By studying between-embryo variability, we are able to establish that the Eve patterning mechanism is robust to varying input parameters and robust to egg length variability (by some spatial dependence in its kinetics). Chemical mechanisms are also subject to intrinsic concentration fluctuations (noise), likely to be relatively large at the low concentrations encountered in development (and fluctuations may be ultimately responsible for a significant proportion of parametric variability). For example, if there are roughly 500 Bcd molecules per nucleus at mid-embryo (estimated from Driever and Nüsslein-Volhard, 1988a), a conservative estimate of fluctuation size would be 15004.5%. Study of fluctuations in patterning will require quantification of within-embryo (between-nuclei) noise, but we comment here on a few of the ideas for noise attenuation which may bear on the current work.

Simple time-averaging could potentially suppress upstream concentration fluctuations, as long as downstream time-scales are slower than upstream time-scales: uncertainty in reading mean values is typically inversely proportional to the square root of the sample size, disappearing only with infinite sample size, or sampling time. In segmentation, the downstream processes are likely to be initiations of transcription, irreversible when started and on a faster time-scale than the time-scales of chemical kinetics and diffusion establishing and maintaining the Bcd gradient. For example, Bcd pattern establishes over cycles 9 to 11, a period of roughly 30 min, compared with the segmentation gene expression timescales of 5–19 min referred to above. This may give some time-averaging ability (beyond instantaneous reading), but the relative time-scales are likely to largely transmit Bcd’s fluctuations. We previously demonstrated, computationally, that multi-step reading of concentration gradients is likely to amplify upstream fluctuations, and exponential gradients are likely to give fluctuations stronger positional effect toward the posterior (Holloway and Harrison, 1999).

There is much new work on the kinetics of temporal error reduction (e.g., Savageau, 1974; Barkai and Leibler, 1997; Paulsson et al., 2000; Becksei and Serrano, 2000; Thattai and van Oudenaarden, 2002; Blake et al., 2003; Paulsson, 2004; Fraser et al., 2004; Colman-Lerner et al., 2005; Brandman et al., 2005) which may give insight into the kinetics of spatial precision. And, there are beginning to be several quantitative models for how pattern-forming kinetics can suppress spatial errors (Eldar et al., 2002, 2003; Mizutani et al., 2005); especially intriguing are mechanisms which selectively amplify the correct patterns, while suppressing high-frequency patterns, i.e., noise (Gierer and Meinhardt, 1972; Holloway and Harrison, 1999; Howard and Rutenberg, 2003). For Drosophila, modelling will have to proceed in concert with experimental and statistical work to focus in on the type of kinetics used during segmentation.

The study of variation in biological developmental outcomes is more than a century old (e.g., Bateson, 1894), in the forms in which it has been intimately associated with concepts of evolution. It started and continues today to lead very largely to the enormously extensive study of mutant forms as a principal driving-force of mainstream biology. Studies of variation within a wild-type population or of minor irregularities within a wild-type individual’s phenotypes during the most active stages of development have been much less frequent. The advanced molecular techniques available in Drosophila segmentation, and the wealth of data they have generated, make this system quite conducive to such investigations. Our work is one of several in recent years to study pattern variability in early Drosophila development. Such a statistical outlook is necessary to, in turn, pursue computational, genetic, and physicochemical approaches to elucidate the kinetics underlying spatial precision in developmental pattern formation.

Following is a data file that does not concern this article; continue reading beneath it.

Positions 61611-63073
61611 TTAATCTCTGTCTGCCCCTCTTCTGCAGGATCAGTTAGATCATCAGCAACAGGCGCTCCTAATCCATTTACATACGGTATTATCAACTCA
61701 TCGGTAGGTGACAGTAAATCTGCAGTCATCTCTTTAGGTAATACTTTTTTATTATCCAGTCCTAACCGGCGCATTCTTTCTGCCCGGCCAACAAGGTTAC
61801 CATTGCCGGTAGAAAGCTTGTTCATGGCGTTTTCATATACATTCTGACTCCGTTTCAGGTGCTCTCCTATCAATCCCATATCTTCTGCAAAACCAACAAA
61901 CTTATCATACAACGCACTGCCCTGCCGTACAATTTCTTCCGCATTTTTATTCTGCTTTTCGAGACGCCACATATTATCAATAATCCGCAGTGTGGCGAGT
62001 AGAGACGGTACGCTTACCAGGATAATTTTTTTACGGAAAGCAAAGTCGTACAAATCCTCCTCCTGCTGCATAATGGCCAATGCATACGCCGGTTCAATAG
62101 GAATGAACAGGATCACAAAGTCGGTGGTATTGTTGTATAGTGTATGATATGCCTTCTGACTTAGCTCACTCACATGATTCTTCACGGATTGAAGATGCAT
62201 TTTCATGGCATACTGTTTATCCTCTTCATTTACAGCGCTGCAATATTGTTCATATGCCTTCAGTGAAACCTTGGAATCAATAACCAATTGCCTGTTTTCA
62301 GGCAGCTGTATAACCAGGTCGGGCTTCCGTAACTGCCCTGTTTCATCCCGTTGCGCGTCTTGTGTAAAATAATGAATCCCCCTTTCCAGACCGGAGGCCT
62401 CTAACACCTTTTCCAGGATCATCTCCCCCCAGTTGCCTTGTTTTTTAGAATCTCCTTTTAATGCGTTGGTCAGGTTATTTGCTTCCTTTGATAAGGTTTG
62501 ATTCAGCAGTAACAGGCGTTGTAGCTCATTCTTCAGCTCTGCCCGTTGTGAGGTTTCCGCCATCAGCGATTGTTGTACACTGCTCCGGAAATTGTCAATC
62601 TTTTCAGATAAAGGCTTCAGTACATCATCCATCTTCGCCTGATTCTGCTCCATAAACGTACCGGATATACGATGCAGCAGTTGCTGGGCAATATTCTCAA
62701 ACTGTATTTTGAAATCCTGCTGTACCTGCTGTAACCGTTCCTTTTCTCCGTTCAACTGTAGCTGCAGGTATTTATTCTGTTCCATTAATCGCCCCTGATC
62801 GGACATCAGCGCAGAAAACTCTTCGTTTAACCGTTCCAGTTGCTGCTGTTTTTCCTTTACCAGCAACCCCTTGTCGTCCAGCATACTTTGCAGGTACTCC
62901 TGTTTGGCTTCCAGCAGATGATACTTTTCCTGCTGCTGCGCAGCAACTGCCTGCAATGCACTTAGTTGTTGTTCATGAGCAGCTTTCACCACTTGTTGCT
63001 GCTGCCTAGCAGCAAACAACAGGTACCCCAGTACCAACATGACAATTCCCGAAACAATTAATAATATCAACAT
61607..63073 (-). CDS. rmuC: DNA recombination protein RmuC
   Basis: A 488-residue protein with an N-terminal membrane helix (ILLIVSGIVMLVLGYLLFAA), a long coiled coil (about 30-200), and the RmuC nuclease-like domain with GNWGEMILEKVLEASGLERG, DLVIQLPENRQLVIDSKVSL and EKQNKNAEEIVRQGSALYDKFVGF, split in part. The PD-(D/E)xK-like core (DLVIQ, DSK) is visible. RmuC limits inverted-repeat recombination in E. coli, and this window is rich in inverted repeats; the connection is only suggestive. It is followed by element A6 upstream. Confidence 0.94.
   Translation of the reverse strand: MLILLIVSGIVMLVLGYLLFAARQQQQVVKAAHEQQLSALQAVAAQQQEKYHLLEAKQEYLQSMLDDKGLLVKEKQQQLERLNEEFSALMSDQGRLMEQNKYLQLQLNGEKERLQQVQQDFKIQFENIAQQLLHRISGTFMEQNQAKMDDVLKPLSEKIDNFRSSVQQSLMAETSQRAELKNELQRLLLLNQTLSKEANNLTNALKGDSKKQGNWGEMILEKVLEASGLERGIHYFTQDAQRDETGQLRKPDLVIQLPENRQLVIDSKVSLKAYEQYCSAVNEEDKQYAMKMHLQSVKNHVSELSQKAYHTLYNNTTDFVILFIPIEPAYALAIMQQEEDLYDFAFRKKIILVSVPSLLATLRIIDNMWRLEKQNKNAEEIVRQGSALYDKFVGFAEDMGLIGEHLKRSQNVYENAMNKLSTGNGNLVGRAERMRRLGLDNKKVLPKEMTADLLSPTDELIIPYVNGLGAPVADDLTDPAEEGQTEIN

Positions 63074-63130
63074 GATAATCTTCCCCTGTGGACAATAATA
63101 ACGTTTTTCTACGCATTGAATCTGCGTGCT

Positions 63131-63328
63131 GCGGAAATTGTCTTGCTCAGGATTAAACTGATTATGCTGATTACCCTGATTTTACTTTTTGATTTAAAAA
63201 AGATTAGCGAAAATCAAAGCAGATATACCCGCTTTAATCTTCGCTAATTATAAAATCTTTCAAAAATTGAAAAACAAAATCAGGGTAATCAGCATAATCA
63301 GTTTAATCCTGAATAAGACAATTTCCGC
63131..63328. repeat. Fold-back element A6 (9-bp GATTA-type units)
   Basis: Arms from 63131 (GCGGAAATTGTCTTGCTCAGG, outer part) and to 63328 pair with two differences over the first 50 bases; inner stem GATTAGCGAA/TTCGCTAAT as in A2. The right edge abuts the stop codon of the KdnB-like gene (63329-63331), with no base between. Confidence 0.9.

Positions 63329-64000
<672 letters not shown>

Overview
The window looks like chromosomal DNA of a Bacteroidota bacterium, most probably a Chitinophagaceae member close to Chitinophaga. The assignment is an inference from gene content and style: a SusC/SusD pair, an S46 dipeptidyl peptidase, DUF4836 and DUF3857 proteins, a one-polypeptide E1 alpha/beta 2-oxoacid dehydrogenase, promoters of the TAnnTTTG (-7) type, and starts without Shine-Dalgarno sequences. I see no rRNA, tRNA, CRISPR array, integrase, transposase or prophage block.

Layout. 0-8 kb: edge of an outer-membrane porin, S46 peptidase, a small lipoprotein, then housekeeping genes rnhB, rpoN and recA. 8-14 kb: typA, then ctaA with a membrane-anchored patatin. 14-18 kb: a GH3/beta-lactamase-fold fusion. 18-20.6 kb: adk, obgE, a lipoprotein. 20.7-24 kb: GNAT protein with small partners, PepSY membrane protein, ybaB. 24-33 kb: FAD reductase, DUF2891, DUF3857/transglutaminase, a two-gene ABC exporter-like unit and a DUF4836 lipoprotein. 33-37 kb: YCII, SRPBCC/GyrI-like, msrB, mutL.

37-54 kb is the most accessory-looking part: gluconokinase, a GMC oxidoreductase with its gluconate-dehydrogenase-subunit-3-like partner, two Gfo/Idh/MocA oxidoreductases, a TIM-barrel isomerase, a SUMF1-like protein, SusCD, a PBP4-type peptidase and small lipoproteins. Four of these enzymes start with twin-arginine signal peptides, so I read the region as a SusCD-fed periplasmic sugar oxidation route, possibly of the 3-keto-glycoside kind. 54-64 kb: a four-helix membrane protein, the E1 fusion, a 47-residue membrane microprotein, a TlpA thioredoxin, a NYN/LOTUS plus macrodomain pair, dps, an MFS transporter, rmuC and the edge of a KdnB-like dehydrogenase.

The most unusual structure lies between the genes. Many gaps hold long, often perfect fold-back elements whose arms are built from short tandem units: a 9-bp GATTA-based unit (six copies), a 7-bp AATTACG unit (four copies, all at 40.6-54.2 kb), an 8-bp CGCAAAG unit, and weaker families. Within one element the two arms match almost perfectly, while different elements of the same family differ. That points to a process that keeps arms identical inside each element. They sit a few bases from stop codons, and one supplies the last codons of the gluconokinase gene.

EXPERIMENTAL PROCEDURES

Images of Drosophila Gene Expression

Gene expression (at the protein level) in wild-type Oregon-R embryos was measured using fluorescently-tagged antibodies as described in Kosman et al. (1997, 1998) and Janssens et al. (2005). For each embryo a 1,024- × 1,024-pixel image with 8 bits of fluorescence data in each of 3 channels (one per protein) was obtained (Fig. 1A–D). Image processing transforms each image into an ASCII table containing a series of data records, one for each nucleus. Approximately 2,500–3,000 nuclei are obtained from each image. Each nucleus is characterized by a unique identification number, the AP and DV (dorsoventral) coordinates of its centroid, and the average fluorescence levels of three gene products. Every embryo is stained for Eve, for temporal classification (see below), as well as two other gene products. The overall result is the conversion of an image to a set of numerical data which is then suitable for further processing. There are currently images of roughly 1,000 embryos, with data on 14 segmentation genes (Poustelnikova et al., 2004; http://flyex.ams.sunysb.edu/FlyEx/, or http://urchin.sbpcas.ru/FlyEx/). In this study, we present data from the segmentation genes bcd, cad, and eve.

Temporal Classification

We include data from nuclear cleavage cycles 12, 13, and 14 (Foe and Alberts, 1983). While cycles 12 and 13 are 12 min or less in duration, cycle 14A (syncytial blastoderm) is approximately 50 min. Nuclear count is sufficient to distinguish cycles from one another, but segmentation patterns are highly dynamic in cycle 14. To enable statistical analysis of the patterns, cycle 14A is divided into 8 equal time classes (T1 to T8), each approximately 6.5 min long, based on observation of the Eve pattern and the advance of blastoderm cellularization (Myasnikova et al., 2001). Maternal pattern does not change so quickly; in these cases we pool two time classes (e.g., T1–2) to match the cycle 12 and 13 lengths.

AP Expression Profiles